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How We Got Out of Analysis, and How to Get Back In Again

How We Got Out of Analysis, and How to Get Back In Again ANALYSIS, AND HOW TO GET BACK IN 1980. Joseph Kerman, Professor of Music at a state university in California, and a leading voice in musicology, publishes `How We Got into Analysis, and How to Get Out'.1 This is only two years after the formation of the Society for Music Theory. Just when theorists and analysts in America succeed in constituting themselves into a separate society, just when they win the opportunity to focus on what they deem important and what they think they are good at, and just when they think they have finally escaped the hegemonic rule of the American Musicological Society, they find themselves under attack. 1985. Kerman has another go at analysis. This time critique is extended to other areas of musicology (the early music movement, ethnomusicology and traditions of performing practices, among others).2 We are urged to look beyond formalism and positivism, and to embrace criticism, especially his brand of criticism. Interpretations, not facts, are in short supply, we are told. 1990s. The New Musicology joins the fray, furthering the critique of formalism, and issuing a series of manifestos about how not to study and write about music.3 Its spirited but sometimes reckless writing http://www.deepdyve.com/assets/images/DeepDyve-Logo-lg.png Music Analysis Wiley

How We Got Out of Analysis, and How to Get Back In Again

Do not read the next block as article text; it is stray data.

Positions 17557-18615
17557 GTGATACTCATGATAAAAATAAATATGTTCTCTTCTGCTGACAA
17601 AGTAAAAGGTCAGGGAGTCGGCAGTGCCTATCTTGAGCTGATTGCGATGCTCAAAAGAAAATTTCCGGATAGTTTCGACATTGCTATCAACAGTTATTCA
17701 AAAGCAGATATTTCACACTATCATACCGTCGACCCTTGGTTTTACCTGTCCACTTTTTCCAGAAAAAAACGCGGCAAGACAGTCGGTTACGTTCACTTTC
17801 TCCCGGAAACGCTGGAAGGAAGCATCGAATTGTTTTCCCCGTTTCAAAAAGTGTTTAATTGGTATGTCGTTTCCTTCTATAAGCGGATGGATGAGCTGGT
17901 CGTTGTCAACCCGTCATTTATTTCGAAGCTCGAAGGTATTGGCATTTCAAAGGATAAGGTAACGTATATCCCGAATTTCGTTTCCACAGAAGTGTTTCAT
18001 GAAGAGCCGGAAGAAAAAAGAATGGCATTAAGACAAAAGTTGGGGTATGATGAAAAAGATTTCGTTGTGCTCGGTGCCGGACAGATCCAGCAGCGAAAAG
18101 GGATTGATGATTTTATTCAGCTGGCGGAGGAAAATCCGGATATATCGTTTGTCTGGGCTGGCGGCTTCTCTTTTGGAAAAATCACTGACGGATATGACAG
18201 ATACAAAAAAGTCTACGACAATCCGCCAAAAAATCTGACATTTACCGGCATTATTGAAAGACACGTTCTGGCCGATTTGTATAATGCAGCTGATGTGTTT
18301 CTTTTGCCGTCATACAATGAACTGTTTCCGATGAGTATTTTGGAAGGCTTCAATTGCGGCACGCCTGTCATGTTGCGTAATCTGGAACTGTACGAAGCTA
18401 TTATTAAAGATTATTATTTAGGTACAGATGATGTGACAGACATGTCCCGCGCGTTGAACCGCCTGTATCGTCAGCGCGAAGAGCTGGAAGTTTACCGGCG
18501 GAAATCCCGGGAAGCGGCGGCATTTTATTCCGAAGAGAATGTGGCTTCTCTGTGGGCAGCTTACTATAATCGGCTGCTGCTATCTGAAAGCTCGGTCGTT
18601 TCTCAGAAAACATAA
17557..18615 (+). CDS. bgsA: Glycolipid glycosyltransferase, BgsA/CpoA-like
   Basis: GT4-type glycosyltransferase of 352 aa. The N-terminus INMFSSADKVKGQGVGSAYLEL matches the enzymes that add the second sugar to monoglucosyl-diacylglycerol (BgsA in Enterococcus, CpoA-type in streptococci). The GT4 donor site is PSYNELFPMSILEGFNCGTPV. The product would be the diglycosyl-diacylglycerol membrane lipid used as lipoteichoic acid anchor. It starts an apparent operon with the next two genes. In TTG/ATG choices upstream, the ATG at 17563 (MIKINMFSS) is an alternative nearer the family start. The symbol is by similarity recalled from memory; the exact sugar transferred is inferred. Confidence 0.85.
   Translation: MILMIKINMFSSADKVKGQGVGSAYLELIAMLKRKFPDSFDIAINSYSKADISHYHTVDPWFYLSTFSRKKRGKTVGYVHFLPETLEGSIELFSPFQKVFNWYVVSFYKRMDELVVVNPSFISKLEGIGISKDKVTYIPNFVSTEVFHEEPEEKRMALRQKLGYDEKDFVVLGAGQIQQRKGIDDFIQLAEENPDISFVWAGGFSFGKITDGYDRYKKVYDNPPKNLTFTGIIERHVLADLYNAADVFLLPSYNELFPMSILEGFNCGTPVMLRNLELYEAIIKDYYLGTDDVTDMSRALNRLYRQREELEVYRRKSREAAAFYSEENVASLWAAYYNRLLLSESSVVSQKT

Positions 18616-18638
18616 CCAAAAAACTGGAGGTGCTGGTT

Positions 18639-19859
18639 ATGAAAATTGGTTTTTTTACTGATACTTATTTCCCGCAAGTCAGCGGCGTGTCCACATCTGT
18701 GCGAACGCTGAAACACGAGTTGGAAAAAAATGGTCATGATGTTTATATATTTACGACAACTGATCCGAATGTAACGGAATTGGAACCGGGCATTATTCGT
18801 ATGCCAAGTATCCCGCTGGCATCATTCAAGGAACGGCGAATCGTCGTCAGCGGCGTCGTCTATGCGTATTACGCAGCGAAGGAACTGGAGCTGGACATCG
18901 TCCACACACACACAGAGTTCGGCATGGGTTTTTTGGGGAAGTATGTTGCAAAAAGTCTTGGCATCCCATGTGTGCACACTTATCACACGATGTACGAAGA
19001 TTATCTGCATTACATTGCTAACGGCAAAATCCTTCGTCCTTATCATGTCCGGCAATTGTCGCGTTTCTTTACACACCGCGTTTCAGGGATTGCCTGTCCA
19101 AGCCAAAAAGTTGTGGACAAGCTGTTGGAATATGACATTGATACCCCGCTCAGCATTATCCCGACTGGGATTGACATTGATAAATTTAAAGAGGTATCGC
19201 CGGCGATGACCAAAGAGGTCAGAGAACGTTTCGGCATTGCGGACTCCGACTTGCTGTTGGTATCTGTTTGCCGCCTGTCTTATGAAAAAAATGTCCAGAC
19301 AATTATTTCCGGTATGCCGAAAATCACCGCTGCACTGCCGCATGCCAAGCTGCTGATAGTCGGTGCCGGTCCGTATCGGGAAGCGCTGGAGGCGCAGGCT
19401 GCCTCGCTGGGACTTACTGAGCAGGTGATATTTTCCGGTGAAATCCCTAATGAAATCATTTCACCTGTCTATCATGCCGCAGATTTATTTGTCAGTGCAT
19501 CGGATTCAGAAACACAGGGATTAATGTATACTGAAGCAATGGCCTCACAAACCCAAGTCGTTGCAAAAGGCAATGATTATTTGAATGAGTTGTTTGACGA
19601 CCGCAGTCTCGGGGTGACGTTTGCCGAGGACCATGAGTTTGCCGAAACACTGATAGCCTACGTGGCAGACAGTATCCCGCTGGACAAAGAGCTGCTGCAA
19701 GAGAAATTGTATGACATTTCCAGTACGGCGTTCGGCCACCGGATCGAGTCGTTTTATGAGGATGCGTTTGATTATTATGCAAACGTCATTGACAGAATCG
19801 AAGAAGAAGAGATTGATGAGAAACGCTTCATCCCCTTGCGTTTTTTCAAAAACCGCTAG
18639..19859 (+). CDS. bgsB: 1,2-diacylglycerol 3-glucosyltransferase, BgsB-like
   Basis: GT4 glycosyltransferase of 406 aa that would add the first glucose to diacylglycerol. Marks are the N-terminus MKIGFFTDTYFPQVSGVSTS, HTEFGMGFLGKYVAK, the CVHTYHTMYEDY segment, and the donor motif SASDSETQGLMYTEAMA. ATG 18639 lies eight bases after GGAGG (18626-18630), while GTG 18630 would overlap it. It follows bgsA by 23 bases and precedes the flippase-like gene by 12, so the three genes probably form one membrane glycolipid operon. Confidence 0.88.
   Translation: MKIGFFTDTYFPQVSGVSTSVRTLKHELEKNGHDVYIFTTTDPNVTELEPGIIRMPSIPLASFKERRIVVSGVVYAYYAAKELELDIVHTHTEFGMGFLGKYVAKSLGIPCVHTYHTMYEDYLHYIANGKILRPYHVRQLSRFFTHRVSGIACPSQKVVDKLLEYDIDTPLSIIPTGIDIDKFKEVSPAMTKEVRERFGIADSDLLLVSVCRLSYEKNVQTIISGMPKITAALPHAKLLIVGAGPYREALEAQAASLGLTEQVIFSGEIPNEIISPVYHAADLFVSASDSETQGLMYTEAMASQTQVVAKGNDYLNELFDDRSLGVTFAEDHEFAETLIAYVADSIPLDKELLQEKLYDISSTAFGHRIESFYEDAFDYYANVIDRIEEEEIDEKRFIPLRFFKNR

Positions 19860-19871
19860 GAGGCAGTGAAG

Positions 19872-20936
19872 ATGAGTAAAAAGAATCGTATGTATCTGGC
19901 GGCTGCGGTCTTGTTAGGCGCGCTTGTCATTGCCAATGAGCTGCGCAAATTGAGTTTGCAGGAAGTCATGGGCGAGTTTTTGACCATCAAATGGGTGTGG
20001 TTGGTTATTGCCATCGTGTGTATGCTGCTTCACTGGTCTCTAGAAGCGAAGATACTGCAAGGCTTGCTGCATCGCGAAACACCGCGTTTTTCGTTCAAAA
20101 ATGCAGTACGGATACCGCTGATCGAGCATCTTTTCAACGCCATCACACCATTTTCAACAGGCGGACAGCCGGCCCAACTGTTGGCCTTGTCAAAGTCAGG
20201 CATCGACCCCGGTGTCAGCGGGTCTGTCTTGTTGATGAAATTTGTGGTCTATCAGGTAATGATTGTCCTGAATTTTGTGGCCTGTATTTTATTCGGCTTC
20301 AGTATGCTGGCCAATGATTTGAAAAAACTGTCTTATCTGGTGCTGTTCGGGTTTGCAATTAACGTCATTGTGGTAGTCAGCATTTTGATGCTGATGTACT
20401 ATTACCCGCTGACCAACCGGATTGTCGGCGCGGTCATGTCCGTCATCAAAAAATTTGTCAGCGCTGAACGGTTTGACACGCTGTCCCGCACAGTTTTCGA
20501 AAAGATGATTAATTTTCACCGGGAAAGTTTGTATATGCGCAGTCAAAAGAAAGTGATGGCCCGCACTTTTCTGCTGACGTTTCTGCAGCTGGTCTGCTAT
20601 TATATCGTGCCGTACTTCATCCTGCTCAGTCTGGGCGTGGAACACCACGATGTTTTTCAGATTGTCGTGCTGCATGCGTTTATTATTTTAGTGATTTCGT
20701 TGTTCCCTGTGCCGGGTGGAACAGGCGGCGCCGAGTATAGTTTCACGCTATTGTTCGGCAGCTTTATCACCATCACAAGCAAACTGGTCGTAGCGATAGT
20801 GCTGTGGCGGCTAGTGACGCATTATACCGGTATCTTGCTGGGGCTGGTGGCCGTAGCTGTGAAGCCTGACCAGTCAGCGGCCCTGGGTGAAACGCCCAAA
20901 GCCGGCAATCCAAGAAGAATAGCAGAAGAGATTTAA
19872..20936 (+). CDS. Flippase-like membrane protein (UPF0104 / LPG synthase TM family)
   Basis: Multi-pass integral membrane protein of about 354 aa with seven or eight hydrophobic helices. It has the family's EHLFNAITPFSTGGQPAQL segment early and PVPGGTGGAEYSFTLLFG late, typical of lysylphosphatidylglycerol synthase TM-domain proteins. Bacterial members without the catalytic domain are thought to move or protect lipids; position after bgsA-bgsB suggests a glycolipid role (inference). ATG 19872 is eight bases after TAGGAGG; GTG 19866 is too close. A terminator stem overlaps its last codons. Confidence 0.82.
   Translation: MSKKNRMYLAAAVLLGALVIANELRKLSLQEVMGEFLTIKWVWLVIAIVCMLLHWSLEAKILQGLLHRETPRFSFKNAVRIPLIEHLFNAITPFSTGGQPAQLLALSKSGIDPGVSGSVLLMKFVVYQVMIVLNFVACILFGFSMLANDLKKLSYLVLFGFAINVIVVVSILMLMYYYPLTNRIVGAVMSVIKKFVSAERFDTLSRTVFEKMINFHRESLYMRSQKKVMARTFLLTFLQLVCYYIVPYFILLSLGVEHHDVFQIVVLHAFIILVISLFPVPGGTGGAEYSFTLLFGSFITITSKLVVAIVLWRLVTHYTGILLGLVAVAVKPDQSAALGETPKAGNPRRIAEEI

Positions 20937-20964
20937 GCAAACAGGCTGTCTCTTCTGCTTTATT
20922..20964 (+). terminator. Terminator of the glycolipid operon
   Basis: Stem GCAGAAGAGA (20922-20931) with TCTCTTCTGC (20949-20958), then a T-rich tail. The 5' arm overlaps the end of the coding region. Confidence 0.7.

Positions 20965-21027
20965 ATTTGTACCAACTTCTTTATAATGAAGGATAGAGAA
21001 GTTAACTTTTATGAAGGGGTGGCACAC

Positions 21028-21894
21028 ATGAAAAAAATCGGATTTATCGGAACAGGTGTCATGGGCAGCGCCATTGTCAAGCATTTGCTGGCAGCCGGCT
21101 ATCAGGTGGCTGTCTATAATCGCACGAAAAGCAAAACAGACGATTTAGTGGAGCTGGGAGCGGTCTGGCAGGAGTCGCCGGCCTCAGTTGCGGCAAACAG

Music Analysis , Volume 23 (2‐3) – Jul 1, 2004

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Publisher
Wiley
Copyright
Copyright © 2004 Wiley Subscription Services, Inc., A Wiley Company
ISSN
0262-5245
eISSN
1468-2249
DOI
10.1111/j.0262-5245.2004.00204.x
Publisher site
See Article on Publisher Site

Abstract

ANALYSIS, AND HOW TO GET BACK IN 1980. Joseph Kerman, Professor of Music at a state university in California, and a leading voice in musicology, publishes `How We Got into Analysis, and How to Get Out'.1 This is only two years after the formation of the Society for Music Theory. Just when theorists and analysts in America succeed in constituting themselves into a separate society, just when they win the opportunity to focus on what they deem important and what they think they are good at, and just when they think they have finally escaped the hegemonic rule of the American Musicological Society, they find themselves under attack. 1985. Kerman has another go at analysis. This time critique is extended to other areas of musicology (the early music movement, ethnomusicology and traditions of performing practices, among others).2 We are urged to look beyond formalism and positivism, and to embrace criticism, especially his brand of criticism. Interpretations, not facts, are in short supply, we are told. 1990s. The New Musicology joins the fray, furthering the critique of formalism, and issuing a series of manifestos about how not to study and write about music.3 Its spirited but sometimes reckless writing

Journal

Music AnalysisWiley

Published: Jul 1, 2004

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